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Earlier this year, the Supreme Court of the State of New York, New York County, had the occasion to rule on the NYC Transit Authority’s motion to dismiss a personal injury case filed against it, arising out of a trip and fall at a New York City subway station. The court held that the plaintiff had raised sufficient questions of fact to allow the case to move forward to a jury trial.
The accident at issue in the case of Yukowitz v. New York City Transit Authority occurred on April 24, 2010, when the plaintiff, Marilyn Yukowitz, tripped and fell on what she alleged was defective metal nosing on the top step of stairway P2A, which is the entranceway leading down to the West 4th Street subway station at the corner of Sixth Avenue and East 3rd Street in Manhattan.
The plaintiff had a professional photographer come out and take pictures of the stairway a few days after the accident, and these photographs played a pivotal role in the court’s decision, although not perhaps in the way the plaintiff had originally anticipated.
In the defendant’s motion to dismiss the complaint, the Transit Authority claimed that the defect was trivial and also that it did not have actual or constructive notice of the alleged defective condition. If either claim were true, the court would dismiss the case.
To show the defect was trivial, the Transit Authority referred to the plaintiff’s own photographs, claiming the pictures do not show any raised lip on the top step which would cause a trip. On the lack of notice issue, the defendant argued that the tread on the stairway had been repaired in January of that year, and that the stairway had been inspected 8 days prior to the accident and had been found to be defect-free.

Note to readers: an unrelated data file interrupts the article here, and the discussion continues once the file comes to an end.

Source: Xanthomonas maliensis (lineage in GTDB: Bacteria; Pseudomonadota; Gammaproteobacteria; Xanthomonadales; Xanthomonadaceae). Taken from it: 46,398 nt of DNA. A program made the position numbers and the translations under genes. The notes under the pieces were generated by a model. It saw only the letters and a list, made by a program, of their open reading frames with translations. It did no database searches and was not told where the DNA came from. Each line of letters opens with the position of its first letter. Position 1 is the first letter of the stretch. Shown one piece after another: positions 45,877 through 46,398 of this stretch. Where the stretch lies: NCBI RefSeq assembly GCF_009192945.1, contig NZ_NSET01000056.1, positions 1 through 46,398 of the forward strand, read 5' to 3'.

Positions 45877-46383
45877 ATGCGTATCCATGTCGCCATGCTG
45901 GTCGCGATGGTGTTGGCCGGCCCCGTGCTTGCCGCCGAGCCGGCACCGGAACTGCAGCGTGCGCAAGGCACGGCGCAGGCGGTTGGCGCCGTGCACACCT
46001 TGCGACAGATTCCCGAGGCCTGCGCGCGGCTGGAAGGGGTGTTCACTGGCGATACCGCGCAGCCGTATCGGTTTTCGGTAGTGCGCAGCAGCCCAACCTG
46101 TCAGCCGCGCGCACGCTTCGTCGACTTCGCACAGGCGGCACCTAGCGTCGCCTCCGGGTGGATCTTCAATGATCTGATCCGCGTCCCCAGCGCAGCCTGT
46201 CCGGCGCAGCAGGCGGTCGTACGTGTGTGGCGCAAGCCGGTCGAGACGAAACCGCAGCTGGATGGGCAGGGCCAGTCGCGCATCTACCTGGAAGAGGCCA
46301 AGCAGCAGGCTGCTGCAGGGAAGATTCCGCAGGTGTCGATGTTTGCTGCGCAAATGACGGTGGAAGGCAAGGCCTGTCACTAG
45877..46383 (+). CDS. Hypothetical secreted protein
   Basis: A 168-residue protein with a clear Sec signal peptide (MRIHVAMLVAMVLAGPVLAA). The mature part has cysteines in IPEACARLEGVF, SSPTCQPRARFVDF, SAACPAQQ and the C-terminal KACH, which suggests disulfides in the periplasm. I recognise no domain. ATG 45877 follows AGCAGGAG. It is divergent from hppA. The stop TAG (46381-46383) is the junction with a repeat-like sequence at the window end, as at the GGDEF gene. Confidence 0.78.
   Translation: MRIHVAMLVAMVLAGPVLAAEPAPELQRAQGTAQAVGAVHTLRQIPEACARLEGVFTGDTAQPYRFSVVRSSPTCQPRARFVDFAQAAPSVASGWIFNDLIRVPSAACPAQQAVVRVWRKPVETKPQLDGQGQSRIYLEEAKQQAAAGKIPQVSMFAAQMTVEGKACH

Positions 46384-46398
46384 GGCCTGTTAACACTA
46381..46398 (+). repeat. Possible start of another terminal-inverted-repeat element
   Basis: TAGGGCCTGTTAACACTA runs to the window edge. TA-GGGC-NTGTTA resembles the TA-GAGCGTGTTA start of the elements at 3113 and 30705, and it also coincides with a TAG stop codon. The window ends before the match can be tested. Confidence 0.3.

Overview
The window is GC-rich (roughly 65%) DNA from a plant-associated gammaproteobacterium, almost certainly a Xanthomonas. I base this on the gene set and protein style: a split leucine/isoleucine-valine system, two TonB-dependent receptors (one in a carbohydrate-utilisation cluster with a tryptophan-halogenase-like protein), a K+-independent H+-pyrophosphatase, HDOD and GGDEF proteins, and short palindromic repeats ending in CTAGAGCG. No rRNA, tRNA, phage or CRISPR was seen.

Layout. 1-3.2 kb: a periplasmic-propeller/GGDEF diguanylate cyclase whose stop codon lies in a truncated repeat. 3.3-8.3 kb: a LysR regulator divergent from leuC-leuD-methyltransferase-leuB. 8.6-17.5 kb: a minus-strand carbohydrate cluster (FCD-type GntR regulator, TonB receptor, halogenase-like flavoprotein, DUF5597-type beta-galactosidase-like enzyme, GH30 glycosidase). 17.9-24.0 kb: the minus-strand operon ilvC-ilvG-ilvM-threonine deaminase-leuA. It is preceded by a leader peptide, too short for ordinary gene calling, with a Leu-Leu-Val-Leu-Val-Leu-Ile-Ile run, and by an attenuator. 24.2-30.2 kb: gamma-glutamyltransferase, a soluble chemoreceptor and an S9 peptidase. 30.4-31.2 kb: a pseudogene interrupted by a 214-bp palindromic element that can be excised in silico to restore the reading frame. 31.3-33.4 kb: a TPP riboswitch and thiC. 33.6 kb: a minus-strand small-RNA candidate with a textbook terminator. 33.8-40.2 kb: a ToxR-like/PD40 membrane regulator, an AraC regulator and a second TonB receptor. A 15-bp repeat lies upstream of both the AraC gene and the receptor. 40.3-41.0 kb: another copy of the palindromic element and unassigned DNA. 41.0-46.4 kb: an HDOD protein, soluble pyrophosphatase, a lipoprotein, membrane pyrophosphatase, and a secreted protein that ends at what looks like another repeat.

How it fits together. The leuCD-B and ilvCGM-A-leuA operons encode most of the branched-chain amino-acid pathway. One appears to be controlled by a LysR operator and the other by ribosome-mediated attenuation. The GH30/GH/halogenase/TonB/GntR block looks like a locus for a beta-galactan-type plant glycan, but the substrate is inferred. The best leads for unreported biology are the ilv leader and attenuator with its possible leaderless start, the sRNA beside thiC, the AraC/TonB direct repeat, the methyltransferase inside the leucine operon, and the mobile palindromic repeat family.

In opposing the motion, the plaintiff argued that the photos don’t do a good job of showing the height differential on the step. A friend of hers testified that she was present at the time of the accident and inspected the steps and saw the height differential for herself. This witness agreed that you cannot see the height difference from looking at the photographs.
The judge also agreed; he too could not tell from the photographs, which did not include any close-ups, whether the defect was trivial or not. Since the pictures were not definitive one way or the other, and the defendant didn’t offer any other evidence, such as physical measurements of the step, to strengthen its argument, the court ruled that the plaintiff had raised sufficient questions of fact regarding the photographs and the step.
The court also ruled that the issue of notice was an open question. Defendant’s evidence about the prior inspection was too vague; the defendant didn’t go into any detail about what the inspection covered and whether the alleged defect would have been found during such an inspection if it existed.
All this uncertainty was enough to keep the case moving forward. The judge denied the Transit Authority’s motion to dismiss the complaint, and the case will proceed toward trial.